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Between Finding Indian Roots and a New American Identity
Published16 Jun 2022
In a photograph of his house, one of the many that comprises the series Do You See What I See, When I Look At Me?, Miraj Patel appears three times within the same frame: first, as a ghostly presence staring down from an upstairs window; then, with his legs dangling from a roof, his body lying out of view on the shingles; and lastly, entertaining himself behind a window on the ground floor. The multiplication of selves in different positions becomes a method Patel employs to talk about growing up in American suburbia: the repetition and monotony of the day-to-day, the isolation he experienced, not devoid of his own distinctive humor: “Look what happens when you get bored,” he says.
In another image, inside his home, geometric shapes suggest the rigidity of laws and rules that organize American society: sharp edges with little leeway. Even the house itself is square: “square walls, square ceiling, square floor, square tiles. It’s an echo chamber,” Patel says.
This is a far cry from India’s carefree sense of togetherness that he longed for while growing up in California—the Indian lifestyle he could experience only indirectly by visiting Indian relatives and friends also living on the West Coast.
He was four when his parents moved to suburban Westlake Village, an hour’s drive north of Los Angeles through the Santa Monica hills. “Pretty nice” and “really boring,” he describes it: an affluent area—and affluent they were not.
He missed the sense of community that Indian culture offered, and his childhood and adolescence were largely spent seeking some sort of balance between his Indian roots and his efforts to assimilate. “You come home and you have to be a certain person; and when you're out in the world, you're [another]. I was always in the middle of two things.”
Do You See What I See, When I Look At Me? recreates this sense of urgency and determination to strike a balance, to blend in. His photographs—at times conceptual, meditative, thoughtful but always humorous and delicate—encapsulate this volatility: “Always having something going, always having to consider something. It's never just, ‘Okay, can I just be myself?’”
In one image, Patel wears traditional Indian garb as he runs towards the camera, Malibu’s shoreline in the distance. When he was younger, he'd be embarrassed to wear traditional clothes in public, and was bullied for his culture. Now he owns it. Running towards the camera, into the frame, felt powerful to him. “I could never fully shut it down,” he says of his heritage, “but I was always running from it, trying to push it away.” Ultimately, though, he couldn’t escape from who he was. He chose to embrace it. “I exist in a brown body in America, in an Indian body. There's no way I could reject it.”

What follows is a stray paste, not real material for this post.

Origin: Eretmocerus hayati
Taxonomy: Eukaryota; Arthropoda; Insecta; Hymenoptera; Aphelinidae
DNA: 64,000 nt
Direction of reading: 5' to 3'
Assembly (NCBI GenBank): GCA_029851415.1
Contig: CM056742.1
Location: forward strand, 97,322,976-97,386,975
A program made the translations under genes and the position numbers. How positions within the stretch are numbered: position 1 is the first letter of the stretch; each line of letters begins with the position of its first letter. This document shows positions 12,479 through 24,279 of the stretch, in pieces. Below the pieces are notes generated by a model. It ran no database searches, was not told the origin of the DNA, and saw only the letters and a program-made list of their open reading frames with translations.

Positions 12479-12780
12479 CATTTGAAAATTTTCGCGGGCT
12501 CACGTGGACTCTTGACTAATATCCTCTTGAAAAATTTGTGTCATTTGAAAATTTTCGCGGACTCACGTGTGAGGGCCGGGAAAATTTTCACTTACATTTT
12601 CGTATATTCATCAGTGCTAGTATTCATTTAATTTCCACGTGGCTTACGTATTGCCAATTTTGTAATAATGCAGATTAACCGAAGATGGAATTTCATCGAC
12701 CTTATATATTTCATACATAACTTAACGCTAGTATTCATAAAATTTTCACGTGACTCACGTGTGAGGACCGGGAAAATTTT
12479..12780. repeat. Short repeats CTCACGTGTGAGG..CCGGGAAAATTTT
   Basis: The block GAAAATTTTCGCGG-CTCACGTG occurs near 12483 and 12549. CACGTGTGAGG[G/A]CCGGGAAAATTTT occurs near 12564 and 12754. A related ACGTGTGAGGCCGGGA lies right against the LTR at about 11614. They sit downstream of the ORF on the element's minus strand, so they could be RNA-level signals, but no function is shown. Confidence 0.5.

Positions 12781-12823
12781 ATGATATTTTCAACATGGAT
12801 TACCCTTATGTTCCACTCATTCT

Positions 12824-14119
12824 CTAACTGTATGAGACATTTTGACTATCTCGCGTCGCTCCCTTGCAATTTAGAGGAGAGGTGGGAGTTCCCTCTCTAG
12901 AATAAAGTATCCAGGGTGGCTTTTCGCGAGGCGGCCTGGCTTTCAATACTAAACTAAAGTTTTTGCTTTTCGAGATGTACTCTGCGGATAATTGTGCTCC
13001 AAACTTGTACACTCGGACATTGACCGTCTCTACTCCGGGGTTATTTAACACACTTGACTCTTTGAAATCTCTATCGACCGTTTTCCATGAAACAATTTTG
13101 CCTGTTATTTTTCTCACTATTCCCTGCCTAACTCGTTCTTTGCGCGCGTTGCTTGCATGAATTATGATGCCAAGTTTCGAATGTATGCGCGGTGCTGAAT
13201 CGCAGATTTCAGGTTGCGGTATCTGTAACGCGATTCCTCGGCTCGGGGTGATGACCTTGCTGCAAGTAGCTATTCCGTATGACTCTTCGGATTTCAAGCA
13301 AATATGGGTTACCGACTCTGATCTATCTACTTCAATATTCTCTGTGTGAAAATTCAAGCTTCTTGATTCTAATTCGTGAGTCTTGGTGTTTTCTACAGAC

In America’s cultural landscape, Indian experience has often been simplified into a few stereotypes, Patel says: working at 7-Eleven, being a doctor, having an accent. “It's always about the gaze,” he says.
That sparked his desire to produce visual representations through an anthropological approach, to more fairly portray people of Indian background, reclaiming their role in the American landscape.
Tapping into typical images of the mainstream American West, the barren desert, cowboy imagery, dry vegetation, Patel incorporates himself into the frame, again in traditional Indian clothes, allowing a new “cultural inhabitation” of the landscape in a way that hasn’t been done before.
While exploring his identity as a young Indian-American man, he sometimes encountered an opposite sense of frustration. During a trip to India, for instance, he came to terms with feeling like an immigrant there too—a different accent, different habits.
And yet, he found a sense of resolution through his work, by bringing his parents into the frame as well. One image among many speaks to his approach. Patel appears lying between his parents, in their bedroom, the three of them under the blankets, an intimate moment of family connection. The dog joins in, too. This was a typical scene from his childhood, when he’d run to his parents’ bedroom on weekend mornings, finding his place between them.
As Patel examines his experience of growing up in America with an awareness of his Indian heritage, his work also becomes a coming-of-age tale. As he witnesses himself growing up, trying to fit in, then reclaiming his identity, he also explores his relationship with his parents, who came to the United States with questions and confusion, yet found in the ordinary a universal human way to stay close to each other.
All photos © Miraj Patel - from the series, Do you see what I see, when I look at me?
This article is part of the series New Generation, a monthly column written by Lucia De Stefani, focusing on the most interesting emerging talents in our community.